Current versions of Eudora are vulnerable to buffer overflow attacks, Qualcomm said. Called the most common security vulnerability of the past 10 years, a buffer overflow bug can provide an entry point for malicious code sent over a computer network.
In a buffer overflow, an application's entry field--an address bar, for instance--has the capacity for a certain number of characters. If the software is improperly coded, strings that exceed the limit will crash the application, often sending the excess code into memory where it can be executed upon restarting the computer.
Qualcomm downplayed the importance of the current buffer overflow problem in Eudora.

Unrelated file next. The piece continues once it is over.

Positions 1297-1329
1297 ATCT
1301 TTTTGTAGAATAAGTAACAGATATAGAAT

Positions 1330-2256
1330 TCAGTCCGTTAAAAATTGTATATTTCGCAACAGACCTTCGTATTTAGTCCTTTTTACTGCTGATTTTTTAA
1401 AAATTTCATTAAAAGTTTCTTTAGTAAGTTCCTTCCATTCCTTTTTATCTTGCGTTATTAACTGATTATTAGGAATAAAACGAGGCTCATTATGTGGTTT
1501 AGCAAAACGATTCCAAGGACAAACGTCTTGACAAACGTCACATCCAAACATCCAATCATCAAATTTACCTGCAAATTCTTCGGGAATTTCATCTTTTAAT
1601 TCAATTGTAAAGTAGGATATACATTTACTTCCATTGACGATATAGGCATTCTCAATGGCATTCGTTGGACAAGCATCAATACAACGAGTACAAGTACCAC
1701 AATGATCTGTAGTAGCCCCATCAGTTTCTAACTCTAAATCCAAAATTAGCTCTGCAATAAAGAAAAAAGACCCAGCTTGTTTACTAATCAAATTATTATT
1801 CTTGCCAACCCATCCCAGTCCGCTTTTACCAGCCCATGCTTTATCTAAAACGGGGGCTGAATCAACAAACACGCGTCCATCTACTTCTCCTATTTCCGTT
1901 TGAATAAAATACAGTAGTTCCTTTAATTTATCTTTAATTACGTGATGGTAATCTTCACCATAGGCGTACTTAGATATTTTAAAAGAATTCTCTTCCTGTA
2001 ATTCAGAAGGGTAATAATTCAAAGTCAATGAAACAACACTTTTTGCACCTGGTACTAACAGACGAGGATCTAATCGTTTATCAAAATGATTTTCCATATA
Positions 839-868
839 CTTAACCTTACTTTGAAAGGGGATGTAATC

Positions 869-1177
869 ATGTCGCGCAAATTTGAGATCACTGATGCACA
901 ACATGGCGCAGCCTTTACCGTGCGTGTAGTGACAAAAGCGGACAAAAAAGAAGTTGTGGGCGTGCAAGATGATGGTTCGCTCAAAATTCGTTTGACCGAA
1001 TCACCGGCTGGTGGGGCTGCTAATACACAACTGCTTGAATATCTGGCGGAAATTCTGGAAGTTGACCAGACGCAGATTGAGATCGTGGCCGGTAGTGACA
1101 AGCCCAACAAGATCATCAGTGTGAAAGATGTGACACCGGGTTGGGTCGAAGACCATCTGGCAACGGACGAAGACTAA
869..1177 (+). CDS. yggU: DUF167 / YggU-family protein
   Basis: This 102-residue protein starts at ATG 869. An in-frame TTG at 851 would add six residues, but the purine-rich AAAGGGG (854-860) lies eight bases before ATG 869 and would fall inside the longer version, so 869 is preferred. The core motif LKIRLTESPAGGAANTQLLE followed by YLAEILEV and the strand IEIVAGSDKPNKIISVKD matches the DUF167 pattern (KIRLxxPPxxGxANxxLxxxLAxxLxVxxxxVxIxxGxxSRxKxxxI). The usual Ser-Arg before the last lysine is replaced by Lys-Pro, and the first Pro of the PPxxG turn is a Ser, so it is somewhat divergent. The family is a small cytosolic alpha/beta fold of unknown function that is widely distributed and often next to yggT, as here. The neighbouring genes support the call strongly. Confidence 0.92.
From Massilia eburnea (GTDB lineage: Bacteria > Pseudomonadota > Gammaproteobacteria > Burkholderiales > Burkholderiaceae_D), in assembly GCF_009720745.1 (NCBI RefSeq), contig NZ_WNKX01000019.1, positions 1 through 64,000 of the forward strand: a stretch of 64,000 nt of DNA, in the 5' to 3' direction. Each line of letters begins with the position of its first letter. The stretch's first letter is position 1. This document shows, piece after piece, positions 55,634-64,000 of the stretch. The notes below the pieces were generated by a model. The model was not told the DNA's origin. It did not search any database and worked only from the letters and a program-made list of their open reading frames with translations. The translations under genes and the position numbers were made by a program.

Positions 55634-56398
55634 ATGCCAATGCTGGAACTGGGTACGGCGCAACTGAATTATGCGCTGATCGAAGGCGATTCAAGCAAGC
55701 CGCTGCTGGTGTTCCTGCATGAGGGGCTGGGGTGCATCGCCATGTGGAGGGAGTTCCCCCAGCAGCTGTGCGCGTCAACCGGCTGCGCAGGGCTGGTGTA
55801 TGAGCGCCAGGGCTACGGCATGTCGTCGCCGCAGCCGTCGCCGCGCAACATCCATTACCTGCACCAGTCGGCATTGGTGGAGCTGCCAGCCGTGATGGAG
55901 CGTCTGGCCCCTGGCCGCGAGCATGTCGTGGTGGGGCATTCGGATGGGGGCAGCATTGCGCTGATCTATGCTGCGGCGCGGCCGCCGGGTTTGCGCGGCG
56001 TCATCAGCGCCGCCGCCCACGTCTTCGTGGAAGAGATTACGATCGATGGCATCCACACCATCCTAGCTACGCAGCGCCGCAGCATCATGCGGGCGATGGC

"An exploit would be very, very hard for someone to successfully implement," a Qualcomm representative said. "You'd almost have to have the (Eudora) source code. But that doesn't mean it shouldn't be fixed, and it will be."
Qualcomm will patch the hole in its next minor point release of Eudora Pro, Version 4.3.2, due in a matter of days. That release will also squash a bug reported last month that involves warnings that should accompany email attachments.